Hydrocephalus is a common disease process. Transcranial color-coded Doppler (TCCD) ultrasonography is an accepted noninvasive method with which to quantify intracranial blood flow in adults and children. The authors studied the applications of TCCD ultrasonography and the alterations of the flow velocity of the cerebral arteries in children with hydrocephalus.
One hundred thirty-five children were divided into three groups: Group 1 comprised 40 infants with asymptomatic hydrocephalus who had well-functioning ventriculoperitoneal (VP) shunts; Group 2 comprised 10 children with symptomatic hydrocephalus who had malfunctioning shunts that were replaced; and Group 3 was a control group of 85 healthy infants. All patients underwent sequential measurements of cerebral blood flow (CBF) velocities (systolic and diastolic velocities) and resistivity index (RI). One group of patients underwent functional tests (compression of the anterior fontanelle and CO2 vasoreactivity) to determine hemodynamic changes in cerebral circulation.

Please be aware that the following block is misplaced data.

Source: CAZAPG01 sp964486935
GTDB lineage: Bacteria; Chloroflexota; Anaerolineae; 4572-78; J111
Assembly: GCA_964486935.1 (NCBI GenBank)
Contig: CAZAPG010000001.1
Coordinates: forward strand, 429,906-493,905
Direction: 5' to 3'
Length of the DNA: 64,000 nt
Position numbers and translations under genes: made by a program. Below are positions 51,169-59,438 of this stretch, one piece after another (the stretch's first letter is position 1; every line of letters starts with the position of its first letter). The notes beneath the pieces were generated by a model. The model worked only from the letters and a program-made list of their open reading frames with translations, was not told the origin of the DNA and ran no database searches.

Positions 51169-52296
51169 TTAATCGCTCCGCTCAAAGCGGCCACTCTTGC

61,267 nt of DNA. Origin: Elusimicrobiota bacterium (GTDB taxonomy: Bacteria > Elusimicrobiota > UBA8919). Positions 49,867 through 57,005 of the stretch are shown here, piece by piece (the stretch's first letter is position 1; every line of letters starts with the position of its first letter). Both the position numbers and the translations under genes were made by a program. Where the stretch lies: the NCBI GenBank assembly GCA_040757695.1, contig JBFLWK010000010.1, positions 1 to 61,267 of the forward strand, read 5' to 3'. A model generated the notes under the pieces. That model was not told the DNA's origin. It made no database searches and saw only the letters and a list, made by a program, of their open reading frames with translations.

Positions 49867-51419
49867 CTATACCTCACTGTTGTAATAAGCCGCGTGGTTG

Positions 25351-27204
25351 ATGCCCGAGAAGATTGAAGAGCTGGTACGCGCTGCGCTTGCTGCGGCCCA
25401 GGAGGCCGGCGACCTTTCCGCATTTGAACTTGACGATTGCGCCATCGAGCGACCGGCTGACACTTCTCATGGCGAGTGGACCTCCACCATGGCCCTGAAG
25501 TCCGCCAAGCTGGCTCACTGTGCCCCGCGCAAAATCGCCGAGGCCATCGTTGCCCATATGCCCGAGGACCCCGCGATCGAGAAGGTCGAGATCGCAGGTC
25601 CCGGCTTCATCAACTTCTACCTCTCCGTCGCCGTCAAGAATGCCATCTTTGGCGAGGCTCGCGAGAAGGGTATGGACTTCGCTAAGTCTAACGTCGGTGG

A significant statistical change in RI measurements, end diastolic CBF velocity, and percentage of change in RI was shown in patients with malfunctioning shunts, and in infants with a well-functioning VP shunt vasomotor reactivity was severely reduced.
Transcranial color-coded Doppler ultrasonography can be used to perform follow-up assessments of normal and malfunctioning shunts in children with hydrocephalus; the functional tests are a noninvasive tool for evaluating the cerebral compliance and the cerebral autoregulation in infants with hydrocephalus. The autoregulatory capacity may partly or completely be lost in cases of long-term shunt-treated hydrocephalus, and loss of cerebral vasoreactivity may be responsible for long-term deficits commonly observed in children, which help explain some of symptoms related to slit ventricles.